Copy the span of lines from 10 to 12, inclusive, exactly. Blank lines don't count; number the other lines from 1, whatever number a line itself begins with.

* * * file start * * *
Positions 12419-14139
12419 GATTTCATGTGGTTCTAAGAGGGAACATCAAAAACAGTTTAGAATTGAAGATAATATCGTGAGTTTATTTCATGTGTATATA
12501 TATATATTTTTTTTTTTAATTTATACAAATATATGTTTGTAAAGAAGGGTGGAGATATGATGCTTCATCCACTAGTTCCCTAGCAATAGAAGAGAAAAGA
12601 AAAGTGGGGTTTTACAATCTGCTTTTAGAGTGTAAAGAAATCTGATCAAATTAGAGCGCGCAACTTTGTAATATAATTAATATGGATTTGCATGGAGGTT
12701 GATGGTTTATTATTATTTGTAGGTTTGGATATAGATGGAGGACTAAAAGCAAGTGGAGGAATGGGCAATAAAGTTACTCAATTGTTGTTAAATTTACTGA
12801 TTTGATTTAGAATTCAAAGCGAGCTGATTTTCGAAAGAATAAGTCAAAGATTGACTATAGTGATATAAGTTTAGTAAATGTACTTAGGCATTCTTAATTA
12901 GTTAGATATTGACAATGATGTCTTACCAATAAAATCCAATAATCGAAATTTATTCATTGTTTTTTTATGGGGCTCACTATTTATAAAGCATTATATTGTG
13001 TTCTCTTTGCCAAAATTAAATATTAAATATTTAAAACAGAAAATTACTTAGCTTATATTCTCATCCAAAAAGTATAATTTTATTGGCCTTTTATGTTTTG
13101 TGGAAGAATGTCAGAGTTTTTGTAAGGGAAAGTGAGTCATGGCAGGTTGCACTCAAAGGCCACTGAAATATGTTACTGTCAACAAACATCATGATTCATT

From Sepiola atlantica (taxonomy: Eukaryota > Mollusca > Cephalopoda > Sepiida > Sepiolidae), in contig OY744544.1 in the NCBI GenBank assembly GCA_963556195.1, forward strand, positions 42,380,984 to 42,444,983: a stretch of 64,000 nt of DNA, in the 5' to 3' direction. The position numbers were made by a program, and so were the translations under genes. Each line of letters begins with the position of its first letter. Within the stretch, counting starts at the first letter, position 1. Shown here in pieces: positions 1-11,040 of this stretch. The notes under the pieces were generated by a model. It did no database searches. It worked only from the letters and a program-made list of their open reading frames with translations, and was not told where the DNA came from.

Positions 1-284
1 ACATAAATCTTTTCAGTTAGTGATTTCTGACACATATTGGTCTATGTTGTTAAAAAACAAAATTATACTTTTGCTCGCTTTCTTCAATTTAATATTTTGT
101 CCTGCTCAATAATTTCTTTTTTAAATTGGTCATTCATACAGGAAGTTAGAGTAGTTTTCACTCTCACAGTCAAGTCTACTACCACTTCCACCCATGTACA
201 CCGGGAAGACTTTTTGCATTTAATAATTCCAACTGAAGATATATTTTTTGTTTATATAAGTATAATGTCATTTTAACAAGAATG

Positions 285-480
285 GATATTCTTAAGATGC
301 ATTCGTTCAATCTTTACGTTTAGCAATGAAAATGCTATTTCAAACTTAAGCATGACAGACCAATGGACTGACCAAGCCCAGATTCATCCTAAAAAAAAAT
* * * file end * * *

From Sepiola atlantica (taxonomy: Eukaryota > Mollusca > Cephalopoda > Sepiida > Sepiolidae), in contig OY744544.1 in the NCBI GenBank assembly GCA_963556195.1, forward strand, positions 42,380,984 to 42,444,983: a stretch of 64,000 nt of DNA, in the 5' to 3' direction. The position numbers were made by a program, and so were the translations under genes. Each line of letters begins with the position of its first letter. Within the stretch, counting starts at the first letter, position 1. Shown here in pieces: positions 1-11,040 of this stretch. The notes under the pieces were generated by a model. It did no database searches. It worked only from the letters and a program-made list of their open reading frames with translations, and was not told where the DNA came from.

Positions 1-284
1 ACATAAATCTTTTCAGTTAGTGATTTCTGACACATATTGGTCTATGTTGTTAAAAAACAAAATTATACTTTTGCTCGCTTTCTTCAATTTAATATTTTGT